Last week I was on a stay-cation with my husband. While we wanted to take some day trips to some area parks. zoo, and other local stops that we don't have time for in our regular life, we also wanted to try a small "gardening" project too.
We live on a corner lot with very steep hills that are six to eight feet deep and have mowed these hills for all the years we've lived here. These hills have claimed many hours of mowing time, two gas mowers and one people powered reel mower. This summer, it's our hope to try something new on these hills.
We did the research on landscaping options, we consulted with a local nursery on what to plant, and we got our supplies in hand:
Four flats of ivy
Six bags of black mulch
Two pair of gardening gloves
A hand tiller
Black weed blocking material - one roll
Two days to try out our experiment
Over the two days, we removed by hand the top sod layer, tilled the soil under by hand, removed the stones and weeds, laid the black fabric, placed our plants and laid the black mulch on top.
At the end of the project with a twenty foot section of the hill, we had blisters, sunburn and a happy little corner of hill that is filled with baby ivy plants that are beginning to take root and grow. Over the first two days the plants were in, we experienced torrential thunderstorms that we feared would wash our work away - but thankfully so far the mulch and plants are staying put and perking up in their new home.
Our hope is that new ivy plants, and the ones we continue to add, will cover the entire hill section on the two corners of our lot to reduce mowing AND have it look beautiful.
The process of this project coming to fruition took a long time to come to pass. For over a decade we struggled with the hills and kept doing the same thing to mow the grass. We invested time, tools and lots of sweat equity - but the hill, grass and frustration remained the same. Finally, we realized that we needed to remove what was growing - and plant something new.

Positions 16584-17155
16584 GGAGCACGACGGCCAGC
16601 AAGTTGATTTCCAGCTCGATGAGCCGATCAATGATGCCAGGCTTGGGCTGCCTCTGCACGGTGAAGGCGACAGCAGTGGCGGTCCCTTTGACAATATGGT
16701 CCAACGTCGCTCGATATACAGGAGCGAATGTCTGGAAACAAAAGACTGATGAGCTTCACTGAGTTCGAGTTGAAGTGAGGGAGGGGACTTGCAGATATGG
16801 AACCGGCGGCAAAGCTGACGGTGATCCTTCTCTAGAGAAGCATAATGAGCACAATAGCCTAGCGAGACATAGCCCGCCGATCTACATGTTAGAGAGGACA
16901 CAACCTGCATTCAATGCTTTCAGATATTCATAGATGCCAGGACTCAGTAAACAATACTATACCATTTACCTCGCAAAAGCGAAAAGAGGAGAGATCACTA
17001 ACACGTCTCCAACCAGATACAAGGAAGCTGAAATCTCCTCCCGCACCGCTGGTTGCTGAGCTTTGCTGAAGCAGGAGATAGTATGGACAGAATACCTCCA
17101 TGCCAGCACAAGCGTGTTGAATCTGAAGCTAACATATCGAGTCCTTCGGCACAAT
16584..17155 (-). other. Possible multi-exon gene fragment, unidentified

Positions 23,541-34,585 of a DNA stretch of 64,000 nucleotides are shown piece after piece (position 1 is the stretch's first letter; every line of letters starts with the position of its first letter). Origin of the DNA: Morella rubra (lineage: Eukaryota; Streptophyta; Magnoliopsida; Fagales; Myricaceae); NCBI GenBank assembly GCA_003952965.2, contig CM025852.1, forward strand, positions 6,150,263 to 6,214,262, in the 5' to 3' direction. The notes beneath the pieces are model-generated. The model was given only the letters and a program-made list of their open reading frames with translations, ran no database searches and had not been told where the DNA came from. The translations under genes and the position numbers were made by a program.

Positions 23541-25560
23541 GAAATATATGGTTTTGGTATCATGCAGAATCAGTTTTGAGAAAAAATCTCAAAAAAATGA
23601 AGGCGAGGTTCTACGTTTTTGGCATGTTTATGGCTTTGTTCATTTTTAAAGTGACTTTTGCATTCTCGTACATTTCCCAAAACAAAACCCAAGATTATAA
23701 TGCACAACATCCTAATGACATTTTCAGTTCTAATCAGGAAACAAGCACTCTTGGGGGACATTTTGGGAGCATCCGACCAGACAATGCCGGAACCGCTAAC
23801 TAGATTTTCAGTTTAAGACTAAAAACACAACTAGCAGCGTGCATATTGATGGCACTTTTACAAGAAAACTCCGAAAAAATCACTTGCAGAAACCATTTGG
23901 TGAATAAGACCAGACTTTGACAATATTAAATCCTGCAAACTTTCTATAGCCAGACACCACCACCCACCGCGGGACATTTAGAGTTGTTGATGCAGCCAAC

Our project is still in it's testing stage and we are not sure how it will turn out, but our hope is that this ivy (this new plant) will take root, grow and become an asset to our yard instead of being a pain in the ass like the previous grass was. Sometimes, you just have to plant something new, even if you get blisters and sunburn in the process.
Life is a lot like the hills on our lot. We look at how steep they are and bemoan that things will never change. We mow the hills and sweat. We break tools that aren't suited to the environment and wonder why they don't work - we long for change, but rarely look for new things to plant in our corner of the world.
I think the advice to plant something new is helpful to many areas of our lives. We all have hills that seem too steep to climb. We all have environments that need change. We all have embankments that need ivy planted on them. We all need to plant something new - or have something new planted in us.
For fun, for growth and for change, I'm gonna go dig something up and plant something new. How about you?